BURROUGHS WELLCOME's RETROVIR (AZT) PATENT CHALLENGED BY BARR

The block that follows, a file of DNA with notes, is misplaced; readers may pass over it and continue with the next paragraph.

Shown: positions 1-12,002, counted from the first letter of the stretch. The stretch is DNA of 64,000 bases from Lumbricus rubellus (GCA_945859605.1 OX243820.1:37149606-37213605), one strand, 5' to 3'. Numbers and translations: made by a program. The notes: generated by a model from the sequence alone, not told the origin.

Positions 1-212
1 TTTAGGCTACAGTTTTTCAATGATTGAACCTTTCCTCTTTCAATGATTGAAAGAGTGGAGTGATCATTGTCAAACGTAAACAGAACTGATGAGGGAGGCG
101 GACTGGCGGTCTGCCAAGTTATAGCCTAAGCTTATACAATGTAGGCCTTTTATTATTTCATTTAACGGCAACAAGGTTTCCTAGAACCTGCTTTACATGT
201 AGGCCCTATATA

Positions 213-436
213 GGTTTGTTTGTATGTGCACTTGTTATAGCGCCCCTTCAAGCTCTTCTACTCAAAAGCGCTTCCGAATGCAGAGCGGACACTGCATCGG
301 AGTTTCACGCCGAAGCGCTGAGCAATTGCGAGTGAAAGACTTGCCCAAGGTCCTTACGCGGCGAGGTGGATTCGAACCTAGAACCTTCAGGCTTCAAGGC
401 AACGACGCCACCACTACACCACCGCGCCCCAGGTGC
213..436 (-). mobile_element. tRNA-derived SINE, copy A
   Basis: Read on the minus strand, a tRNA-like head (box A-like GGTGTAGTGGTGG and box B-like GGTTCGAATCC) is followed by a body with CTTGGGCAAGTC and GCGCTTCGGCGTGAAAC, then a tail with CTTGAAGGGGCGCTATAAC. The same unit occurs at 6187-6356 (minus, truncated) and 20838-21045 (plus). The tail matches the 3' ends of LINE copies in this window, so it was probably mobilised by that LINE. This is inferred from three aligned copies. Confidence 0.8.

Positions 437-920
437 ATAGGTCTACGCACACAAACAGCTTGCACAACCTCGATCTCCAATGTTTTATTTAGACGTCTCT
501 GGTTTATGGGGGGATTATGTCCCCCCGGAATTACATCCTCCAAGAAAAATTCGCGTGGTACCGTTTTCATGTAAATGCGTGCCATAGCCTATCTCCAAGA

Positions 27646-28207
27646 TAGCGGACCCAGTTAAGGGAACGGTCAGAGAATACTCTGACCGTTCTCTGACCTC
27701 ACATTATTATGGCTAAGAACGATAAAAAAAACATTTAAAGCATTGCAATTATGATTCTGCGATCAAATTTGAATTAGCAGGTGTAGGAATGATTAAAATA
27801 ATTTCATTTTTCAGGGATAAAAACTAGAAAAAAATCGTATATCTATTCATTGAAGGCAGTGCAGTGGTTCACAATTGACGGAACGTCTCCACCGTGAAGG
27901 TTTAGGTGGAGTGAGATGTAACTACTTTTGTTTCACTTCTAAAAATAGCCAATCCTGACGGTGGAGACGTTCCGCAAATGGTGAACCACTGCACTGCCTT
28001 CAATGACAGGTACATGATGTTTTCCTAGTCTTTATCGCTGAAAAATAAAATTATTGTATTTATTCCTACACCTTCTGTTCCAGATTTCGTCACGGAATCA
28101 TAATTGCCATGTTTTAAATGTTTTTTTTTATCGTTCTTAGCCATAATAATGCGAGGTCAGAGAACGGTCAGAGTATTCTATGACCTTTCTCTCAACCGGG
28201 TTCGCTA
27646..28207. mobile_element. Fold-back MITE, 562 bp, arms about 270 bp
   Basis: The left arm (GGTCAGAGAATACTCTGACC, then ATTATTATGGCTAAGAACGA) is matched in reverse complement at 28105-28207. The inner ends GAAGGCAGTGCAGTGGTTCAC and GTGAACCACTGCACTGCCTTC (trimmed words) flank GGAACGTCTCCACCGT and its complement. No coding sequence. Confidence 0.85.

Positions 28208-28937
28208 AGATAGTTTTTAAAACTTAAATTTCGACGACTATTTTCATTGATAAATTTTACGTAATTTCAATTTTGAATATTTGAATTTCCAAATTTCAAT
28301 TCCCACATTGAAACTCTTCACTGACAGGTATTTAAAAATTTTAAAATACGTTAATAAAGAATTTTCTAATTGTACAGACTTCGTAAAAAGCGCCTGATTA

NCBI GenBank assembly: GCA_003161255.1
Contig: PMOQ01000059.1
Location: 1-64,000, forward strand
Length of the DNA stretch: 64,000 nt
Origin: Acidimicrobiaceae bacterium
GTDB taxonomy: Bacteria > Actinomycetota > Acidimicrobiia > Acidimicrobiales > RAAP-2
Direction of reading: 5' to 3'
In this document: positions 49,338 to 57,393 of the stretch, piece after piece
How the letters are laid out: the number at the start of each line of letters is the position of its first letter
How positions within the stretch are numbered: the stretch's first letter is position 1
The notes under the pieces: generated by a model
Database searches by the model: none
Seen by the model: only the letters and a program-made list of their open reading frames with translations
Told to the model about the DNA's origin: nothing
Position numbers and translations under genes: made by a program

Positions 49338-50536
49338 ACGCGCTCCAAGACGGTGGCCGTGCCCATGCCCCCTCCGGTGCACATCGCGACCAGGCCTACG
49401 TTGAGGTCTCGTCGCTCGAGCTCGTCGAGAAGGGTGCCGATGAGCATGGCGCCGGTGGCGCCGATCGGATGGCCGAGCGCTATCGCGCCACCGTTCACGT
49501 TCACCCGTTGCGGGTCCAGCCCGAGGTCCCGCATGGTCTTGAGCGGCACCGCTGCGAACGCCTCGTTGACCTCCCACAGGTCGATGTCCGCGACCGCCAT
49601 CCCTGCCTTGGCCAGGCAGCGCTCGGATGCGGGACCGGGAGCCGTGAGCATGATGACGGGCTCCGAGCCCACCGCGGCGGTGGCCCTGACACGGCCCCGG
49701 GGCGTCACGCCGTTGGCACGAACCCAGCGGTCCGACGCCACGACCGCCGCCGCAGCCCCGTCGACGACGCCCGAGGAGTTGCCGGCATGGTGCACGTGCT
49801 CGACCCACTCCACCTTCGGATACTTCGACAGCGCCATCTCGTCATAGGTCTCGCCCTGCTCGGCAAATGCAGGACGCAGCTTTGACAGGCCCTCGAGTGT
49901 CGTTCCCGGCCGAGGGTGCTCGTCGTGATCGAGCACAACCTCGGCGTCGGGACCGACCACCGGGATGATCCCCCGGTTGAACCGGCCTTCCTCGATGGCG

BURROUGHS WELLCOME's RETROVIR (AZT) PATENT CHALLENGED BY BARR following the submission of an ANDA for generic zidovudine. Barr announced April 18 that it had filed an ANDA for AZT on March 19 and notified Burroughs Wellcome on April 9 that it would be challenging the AZT patent. Under Waxman/Hatch, Burroughs Wellcome has 40 days to respond to the challenge. Barr's patent challenge comes on the heels of an AZT patent suit filed in D.C. federal court by Public Citizen on March 18 ("The Pink Sheet" March 25, T&G-1) on behalf of two AIDS patients and the People With AIDS Health Group. Barr said its decision to file an ANDA on March 19 was independent of the Public Citizen lawsuit. Public Citizen has asked the court to invalidate Burroughs Wellcome's patent, arguing that the use of AZT as an AIDS therapy was actually discovered by scientists at the National Cancer Institute. The lawsuit contends that AZT could be imported by the PWA Health Group at a lower cost to patients if the AZT patent held by Burroughs Wellcome is invalidated. Barr's major shareholder and Chairman Bernard Sherman is also president of the Canadian generic firm Apotex, which recently challenged Burroughs Wellcome's AZT patent in Canada. Apotex has been exporting AZT to the mail order firm International Pharmacy, which is located in the Bahamas. The Canadian generic company Novopharm also has challenged Burroughs Wellcome's patent. Burroughs Wellcome's patent for use of AZT for the treatment of AIDS expires on Feb. 9, 2005. Barr noted that it cannot predict when it will be able to market the drug "given the unpredictability of how long such a challenge will take, or whether or not it will ultimately succeed." In addition, under the exclusivity provisions of Waxman/Hatch, Retrovir is protected against a zidovudine ANDA approval before March 19, 1992. In its announcement of the patent challenge, Barr played up the potential savings to AIDS patients if a generic version of AZT were to become available. "We would like to see zidovudine become available at the lowest possible price," Barr President Edwin Cohen said in the company release. The release notes that the current annual cost of AZT therapy is $ 3,000 and that 1990 sales of Retrovir were $ 287 mil. Purdue University Pharmaceutical Economics Research Center Director Stephen Schondelmeyer is also quoted in the Barr release. "Many generics enter the market for one-half to two-thirds of the price of the innovator drug," Schondelmeyer said. "I would think that the same kind of savings could be achieved with zidovudine."
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